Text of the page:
**D$3**, you can see the dollar sign ‘**$**’ is before**3**. That means, the row number is not going to move for the formula but the column number will change. So If we drag the**Fill Handle**to the right,**column D**will be**column E**.

**Step_2: **Press **ENTER**.

**Step_3: **Double-click on the **Fill Handle**.

**Step_4: **Put the mouse cursor on the right-bottom corner of cell **D12** and just drag the **Fill Handle** to the right side.

** **

**Final Result ↓ **

This way you can multiply cell values in multiple cells using a single formula.

**🔗 Apply Same Formula to Multiple Cells in Excel (5+ Solutions)**

### Alternative Way #4: Use COPY-PASTE to Copy a Formula in Excel with Changing Cell References

**Applying the same formula in multiple cells** can be done in many ways. I am going to show you another easy way to copy a formula with changing cell references using the traditional **COPY – PASTE** method.

**Now Follow the Guide ↓ **

**Step_1: **Write a formula in cell **D6**.

**Step_2: **Press **ENTER**.

**Step_3: **Select the cell and press **CTRL+C**.

Small dash marks will appear around the cell.

**Step_4: **Select the cell range **D6:E12** with the white ‘**+**’ sign cursor.

**Step_5: **Press **CTRL+V**.

**Final Result ↓**

You will see the formula is now copied in the targeted cell range.

But the small dash marks are still visible around cell **D6**. To remove the small dashes, click on cell **D6 **to select it and press **ENTER**.

You can also **copy a formula in Excel to another sheet** using the **COPY-PASTE** technique.

### Alternative Way #5: Copy a Formula in Excel with Changing Cell References but Cells Are Unadjusted

Sometimes you may face a situation where the cells are not adjusted but you want to copy a formula in the unadjusted cells to save your time. Good news! It’s possible.

**Now Follow the Guide ↓ **

**Step_1: **Apply a formula in the first cell of a column of unadjusted cells.

I applied the previously mentioned formula in cell **D2**.

**Step_2: **Put your **Fill Handle** in the right-bottom corner of **D2**.

**Step_3: **Select the column (**column D**).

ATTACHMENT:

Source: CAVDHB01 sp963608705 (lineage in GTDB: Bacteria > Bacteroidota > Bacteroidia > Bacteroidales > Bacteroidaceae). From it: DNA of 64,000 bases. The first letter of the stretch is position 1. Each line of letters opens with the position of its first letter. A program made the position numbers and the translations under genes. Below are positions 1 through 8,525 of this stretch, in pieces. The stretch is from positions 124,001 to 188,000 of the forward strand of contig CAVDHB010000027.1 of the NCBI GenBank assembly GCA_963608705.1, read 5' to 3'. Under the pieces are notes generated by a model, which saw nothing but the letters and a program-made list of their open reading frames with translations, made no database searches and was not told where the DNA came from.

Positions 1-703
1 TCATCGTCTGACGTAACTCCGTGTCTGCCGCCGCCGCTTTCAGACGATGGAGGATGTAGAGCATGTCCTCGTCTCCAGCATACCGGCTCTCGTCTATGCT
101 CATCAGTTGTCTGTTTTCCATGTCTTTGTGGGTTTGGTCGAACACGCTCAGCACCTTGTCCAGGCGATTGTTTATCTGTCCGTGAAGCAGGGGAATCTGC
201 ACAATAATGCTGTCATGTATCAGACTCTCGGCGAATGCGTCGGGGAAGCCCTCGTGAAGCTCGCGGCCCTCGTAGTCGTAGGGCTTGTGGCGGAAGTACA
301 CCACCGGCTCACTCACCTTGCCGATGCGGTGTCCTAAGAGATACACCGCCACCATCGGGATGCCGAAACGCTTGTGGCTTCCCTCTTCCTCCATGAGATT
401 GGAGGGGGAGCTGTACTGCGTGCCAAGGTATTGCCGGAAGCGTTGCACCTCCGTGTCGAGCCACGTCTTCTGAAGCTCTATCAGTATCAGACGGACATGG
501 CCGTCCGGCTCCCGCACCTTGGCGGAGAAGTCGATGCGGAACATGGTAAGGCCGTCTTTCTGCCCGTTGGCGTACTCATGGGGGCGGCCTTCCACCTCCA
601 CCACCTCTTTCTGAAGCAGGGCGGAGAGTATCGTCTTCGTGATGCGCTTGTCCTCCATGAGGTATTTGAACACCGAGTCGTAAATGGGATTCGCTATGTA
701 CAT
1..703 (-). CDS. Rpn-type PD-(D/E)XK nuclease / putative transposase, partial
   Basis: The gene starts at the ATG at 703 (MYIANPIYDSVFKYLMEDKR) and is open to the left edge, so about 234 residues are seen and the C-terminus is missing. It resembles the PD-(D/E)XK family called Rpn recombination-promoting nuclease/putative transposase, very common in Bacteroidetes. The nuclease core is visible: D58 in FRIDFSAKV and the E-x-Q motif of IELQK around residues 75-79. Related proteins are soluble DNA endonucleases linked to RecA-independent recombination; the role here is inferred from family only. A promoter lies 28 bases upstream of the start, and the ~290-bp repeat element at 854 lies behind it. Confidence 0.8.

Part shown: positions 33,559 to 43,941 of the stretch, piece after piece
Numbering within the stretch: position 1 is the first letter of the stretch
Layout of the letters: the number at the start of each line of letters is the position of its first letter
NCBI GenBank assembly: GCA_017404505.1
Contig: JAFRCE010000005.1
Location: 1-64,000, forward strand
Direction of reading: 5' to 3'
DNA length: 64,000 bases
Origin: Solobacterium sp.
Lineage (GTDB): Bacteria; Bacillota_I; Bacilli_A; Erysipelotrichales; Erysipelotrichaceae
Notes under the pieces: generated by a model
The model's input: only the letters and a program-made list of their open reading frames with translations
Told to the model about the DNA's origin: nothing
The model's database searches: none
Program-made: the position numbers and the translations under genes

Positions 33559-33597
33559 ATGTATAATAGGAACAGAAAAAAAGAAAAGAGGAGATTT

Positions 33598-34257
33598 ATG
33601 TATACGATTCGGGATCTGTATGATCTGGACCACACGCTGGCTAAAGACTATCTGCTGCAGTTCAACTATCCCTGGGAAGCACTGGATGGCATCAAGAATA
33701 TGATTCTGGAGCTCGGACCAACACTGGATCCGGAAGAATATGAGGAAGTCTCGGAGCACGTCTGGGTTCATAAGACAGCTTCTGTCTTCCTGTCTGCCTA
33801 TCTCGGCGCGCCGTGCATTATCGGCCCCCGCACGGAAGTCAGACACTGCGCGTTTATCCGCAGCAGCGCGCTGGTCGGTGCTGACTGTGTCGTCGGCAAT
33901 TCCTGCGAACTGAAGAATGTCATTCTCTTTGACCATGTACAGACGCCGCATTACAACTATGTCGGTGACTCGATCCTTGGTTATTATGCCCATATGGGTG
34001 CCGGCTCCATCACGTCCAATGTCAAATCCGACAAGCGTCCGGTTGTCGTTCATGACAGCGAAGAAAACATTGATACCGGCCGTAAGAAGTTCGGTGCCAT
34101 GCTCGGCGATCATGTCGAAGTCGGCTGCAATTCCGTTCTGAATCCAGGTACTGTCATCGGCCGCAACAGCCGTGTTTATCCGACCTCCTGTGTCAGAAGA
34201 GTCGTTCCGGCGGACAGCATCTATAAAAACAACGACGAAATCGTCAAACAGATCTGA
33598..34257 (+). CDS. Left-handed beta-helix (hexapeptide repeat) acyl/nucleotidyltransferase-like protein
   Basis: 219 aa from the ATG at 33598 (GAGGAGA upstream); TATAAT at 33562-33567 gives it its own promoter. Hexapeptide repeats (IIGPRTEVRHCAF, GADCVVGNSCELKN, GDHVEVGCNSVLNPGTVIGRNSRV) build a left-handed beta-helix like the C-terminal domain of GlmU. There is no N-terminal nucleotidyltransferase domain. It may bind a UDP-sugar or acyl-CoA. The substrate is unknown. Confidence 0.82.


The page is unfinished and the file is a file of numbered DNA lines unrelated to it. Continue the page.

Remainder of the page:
**Step_4: **Press **CTRL+D**.

**Final Result ↓ **

Now you have the formula copied with changing cell reference non-adjusted cells.

**🔗 Copy Excel Sheet to Another Sheet with Same Format and Formulas**

### Alternative Way #6: Use CTRL+D Keyboard Shortcut to Copy a Formula in Excel with Changing Cell References

Instead of using **CTRL+C** and **CTRL+V**, try to use** CTRL+D **from now. It’s even handier in terms of applying formulas in an entire column.

**Now Follow the Guide ↓ **

**Step_1: **Apply a formula in cell **D6**.

**Step_2: **Select the column (**column D**).

**Step_3: **Press **CTRL+D**.

**Final Result ↓ **

**CTRL+D** only works for cells on the downside.

If you want to apply the formula in the right column of your data table, press **CTRL+R**.

## Also Learn: Fill a Series of Numbers to Autofill Serial Numbers in Excel

Microsoft Excel can automatically autofill a series of numbers with a fixed interval. You don’t have to write a number series manually anymore.

**Now Follow the Guide ↓**

**Step_1: **Insert the first two (or more than two) values of your desired number series.

For example, I wrote a series of **5, 10, 15, and 20**.

Instead of that, I could write the first two values of the series, **5 **and **10**.

**Step_2: **Select the number series **B2 **to **B5**.

**Step_3: **Put the mouse cursor on cell **B5**, and the **Fill Handle **will come up.

**Step_4: **Drag the **Fill Handle** to the rest of the cells of the column.

**Final Result ↓ **

See how smoothly you can autofill a series of numbers of any interval.

If you want to input just one value in a cell and want to fill the number series, it won’t work.

The selected cells will show the same value as that particular cell.

For example, I inserted value 5 in cell **B2 **and apply the method. The rest of the cells return the value 5 only.

## Conclusion

I hope the methods I have shown you in this article, will help you to solve your problems with copying any formula in Excel. If you have any confusion regarding this topic, please do share it with us in the comment section below.